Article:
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(AH1) Objective 7 - The French and Indian War
Transcript of (AH1) Objective 7 - The French and Indian War
Sinners in the Hands of an Angry God
There were profound differences between New England and NEW FRANCE.
The English colonies, though much smaller in area, dwarfed the French colonization in population.
Louis XIV was a devout Catholic and tolerated no other faiths within the French Empire.
French HUGUENOTS, the dominant religious minority (protestant), therefore found no haven in New France.
Land was less of an issue in France than England, so French peasants had less economic incentive to leave. The French Crown was far more interested in its holdings in the sugar islands of the Caribbean, so the
French monarchs did little to sponsor emigration to North America.
the sparse French population would be no match for the more numerous British colonists as the wars raged on.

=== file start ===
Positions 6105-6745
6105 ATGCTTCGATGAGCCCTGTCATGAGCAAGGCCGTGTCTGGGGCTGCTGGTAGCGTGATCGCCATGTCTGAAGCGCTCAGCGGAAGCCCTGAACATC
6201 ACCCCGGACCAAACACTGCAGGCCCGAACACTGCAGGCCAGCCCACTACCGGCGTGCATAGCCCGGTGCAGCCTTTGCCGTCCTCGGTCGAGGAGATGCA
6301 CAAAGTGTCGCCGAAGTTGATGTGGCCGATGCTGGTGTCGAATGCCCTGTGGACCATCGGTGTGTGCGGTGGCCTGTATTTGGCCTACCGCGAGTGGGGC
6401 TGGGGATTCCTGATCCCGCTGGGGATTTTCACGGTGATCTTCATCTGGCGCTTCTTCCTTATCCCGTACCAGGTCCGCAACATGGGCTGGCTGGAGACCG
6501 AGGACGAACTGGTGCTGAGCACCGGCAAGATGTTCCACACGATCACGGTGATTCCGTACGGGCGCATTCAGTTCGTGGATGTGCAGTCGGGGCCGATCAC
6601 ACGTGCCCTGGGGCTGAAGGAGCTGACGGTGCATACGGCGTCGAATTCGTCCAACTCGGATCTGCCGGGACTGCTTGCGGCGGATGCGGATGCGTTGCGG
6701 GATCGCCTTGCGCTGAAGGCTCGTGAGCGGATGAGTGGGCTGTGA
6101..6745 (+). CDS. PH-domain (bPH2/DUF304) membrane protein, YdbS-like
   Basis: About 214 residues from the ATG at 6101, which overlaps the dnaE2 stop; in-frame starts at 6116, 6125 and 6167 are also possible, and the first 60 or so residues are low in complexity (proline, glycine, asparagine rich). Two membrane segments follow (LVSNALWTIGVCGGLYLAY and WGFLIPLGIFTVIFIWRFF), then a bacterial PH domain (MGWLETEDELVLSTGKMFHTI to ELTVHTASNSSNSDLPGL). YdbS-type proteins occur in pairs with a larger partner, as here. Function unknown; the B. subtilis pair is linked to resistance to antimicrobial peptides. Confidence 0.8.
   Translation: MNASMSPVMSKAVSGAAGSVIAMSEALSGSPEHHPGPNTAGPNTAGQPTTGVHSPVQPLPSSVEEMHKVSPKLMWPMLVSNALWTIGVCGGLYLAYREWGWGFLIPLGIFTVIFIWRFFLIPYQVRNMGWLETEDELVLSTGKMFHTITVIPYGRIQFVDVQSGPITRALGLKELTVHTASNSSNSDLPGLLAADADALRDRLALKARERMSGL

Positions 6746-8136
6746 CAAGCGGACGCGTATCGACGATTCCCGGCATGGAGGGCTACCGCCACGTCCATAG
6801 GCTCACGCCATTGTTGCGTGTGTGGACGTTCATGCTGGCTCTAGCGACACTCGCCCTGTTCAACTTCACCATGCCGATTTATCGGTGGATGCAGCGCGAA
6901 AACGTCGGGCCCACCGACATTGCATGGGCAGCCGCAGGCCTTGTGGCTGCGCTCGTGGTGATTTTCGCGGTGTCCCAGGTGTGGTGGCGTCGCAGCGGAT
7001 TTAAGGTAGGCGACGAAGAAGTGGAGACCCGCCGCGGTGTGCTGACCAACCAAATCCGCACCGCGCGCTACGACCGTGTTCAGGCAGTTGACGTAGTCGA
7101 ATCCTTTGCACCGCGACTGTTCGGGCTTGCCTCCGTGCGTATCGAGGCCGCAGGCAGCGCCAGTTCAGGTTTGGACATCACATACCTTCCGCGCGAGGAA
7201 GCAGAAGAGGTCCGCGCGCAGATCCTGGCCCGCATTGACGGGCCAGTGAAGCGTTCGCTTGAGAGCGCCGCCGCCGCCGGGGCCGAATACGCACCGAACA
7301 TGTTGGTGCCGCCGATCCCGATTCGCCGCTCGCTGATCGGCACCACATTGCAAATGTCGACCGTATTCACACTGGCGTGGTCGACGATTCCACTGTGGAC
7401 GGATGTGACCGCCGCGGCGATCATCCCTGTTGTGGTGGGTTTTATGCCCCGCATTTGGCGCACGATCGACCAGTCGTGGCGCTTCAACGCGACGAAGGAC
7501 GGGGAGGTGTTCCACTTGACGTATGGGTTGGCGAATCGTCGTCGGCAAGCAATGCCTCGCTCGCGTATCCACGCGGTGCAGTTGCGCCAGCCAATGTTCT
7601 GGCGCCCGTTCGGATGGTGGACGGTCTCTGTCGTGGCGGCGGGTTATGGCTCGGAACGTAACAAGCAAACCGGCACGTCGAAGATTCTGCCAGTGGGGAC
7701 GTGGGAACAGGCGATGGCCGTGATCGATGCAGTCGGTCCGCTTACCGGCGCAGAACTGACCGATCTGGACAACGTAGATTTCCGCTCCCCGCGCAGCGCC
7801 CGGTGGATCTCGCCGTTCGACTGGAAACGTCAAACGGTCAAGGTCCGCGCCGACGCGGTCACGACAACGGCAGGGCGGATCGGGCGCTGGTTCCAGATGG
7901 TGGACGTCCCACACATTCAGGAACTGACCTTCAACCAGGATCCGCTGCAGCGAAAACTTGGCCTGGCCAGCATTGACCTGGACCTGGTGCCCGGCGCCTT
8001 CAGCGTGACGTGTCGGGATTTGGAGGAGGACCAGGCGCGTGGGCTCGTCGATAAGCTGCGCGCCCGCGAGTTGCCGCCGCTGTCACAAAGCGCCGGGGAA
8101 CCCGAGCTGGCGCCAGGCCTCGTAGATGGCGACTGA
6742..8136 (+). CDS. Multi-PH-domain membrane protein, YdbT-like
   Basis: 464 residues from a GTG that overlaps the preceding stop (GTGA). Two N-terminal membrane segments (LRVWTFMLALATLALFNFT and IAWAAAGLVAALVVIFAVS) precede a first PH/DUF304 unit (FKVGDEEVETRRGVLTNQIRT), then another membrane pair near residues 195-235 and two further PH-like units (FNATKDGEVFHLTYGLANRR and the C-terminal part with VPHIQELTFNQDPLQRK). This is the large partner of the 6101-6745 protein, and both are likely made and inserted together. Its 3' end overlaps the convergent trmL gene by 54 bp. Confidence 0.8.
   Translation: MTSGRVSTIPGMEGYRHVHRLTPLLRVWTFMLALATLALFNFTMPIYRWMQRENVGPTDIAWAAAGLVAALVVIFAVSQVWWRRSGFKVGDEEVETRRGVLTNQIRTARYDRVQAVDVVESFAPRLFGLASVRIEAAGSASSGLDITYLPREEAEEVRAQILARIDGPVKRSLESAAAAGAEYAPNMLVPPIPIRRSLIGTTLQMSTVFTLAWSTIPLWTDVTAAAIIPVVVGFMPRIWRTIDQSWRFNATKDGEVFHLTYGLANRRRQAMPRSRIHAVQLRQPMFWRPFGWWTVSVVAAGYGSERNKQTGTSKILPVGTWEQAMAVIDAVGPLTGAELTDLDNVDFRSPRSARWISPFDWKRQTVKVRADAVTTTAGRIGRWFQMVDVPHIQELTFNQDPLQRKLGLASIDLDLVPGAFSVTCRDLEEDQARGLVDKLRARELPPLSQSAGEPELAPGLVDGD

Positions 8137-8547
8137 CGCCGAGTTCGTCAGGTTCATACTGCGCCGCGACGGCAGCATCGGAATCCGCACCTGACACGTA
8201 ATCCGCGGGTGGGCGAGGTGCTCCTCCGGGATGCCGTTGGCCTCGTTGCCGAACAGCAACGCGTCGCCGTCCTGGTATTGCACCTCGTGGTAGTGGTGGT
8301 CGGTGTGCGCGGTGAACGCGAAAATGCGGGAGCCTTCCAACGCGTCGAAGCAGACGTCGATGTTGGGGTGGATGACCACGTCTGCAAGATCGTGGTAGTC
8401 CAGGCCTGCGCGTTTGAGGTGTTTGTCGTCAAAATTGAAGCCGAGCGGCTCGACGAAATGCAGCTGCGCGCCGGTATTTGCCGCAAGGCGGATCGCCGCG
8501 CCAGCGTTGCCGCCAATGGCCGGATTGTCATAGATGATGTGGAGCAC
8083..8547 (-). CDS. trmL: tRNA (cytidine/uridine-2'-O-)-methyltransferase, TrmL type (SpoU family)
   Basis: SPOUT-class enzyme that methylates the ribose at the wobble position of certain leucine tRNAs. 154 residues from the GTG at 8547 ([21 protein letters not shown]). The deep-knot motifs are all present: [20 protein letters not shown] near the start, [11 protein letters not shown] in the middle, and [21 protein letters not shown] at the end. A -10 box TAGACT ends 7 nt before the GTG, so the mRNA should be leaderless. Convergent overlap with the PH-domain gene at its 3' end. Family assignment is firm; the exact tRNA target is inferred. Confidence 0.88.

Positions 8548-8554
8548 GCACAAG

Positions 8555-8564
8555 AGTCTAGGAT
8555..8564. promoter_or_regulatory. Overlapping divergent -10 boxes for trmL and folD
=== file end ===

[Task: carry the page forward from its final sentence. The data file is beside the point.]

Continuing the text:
Unlike the English colonies where self-rule had been pursued immediately, the people of New France had no such desire.
There were no elected colonial assemblies. Decisions were made by local MAGISTRATES on behalf of the French king. Trial by jury did not exist, nor did a free press. The French citizenry depended directly on the Crown for guidance.
The English colonists depended on themselves. In the end, despite huge claims to North American lands,
the French would be overwhelmed by more numerous, self-directed subjects of Britain.
French cultural contributions are still felt in the modern United States.
CAJUN and CREOLE food draw from French culinary traditions. We need look no further than the map: DES MOINES, DETROIT, ST. LOUIS, GRAND TETON, and NEW ORLEANS
, to see but some of France's enduring influence.
Fur Trappers - Coureir de Bois ("Runners of the woods")
Peaceful trade relationships with Native Americans
Washington signing report of skirmish with the French in the Ohio Country that resulted in the French and Indian War
The Battle of Monongahela
The Albany Congress
Eviction of the Acadians
Battle of Quebec
The Death of James Wolfe
The Treaty of Paris (1763)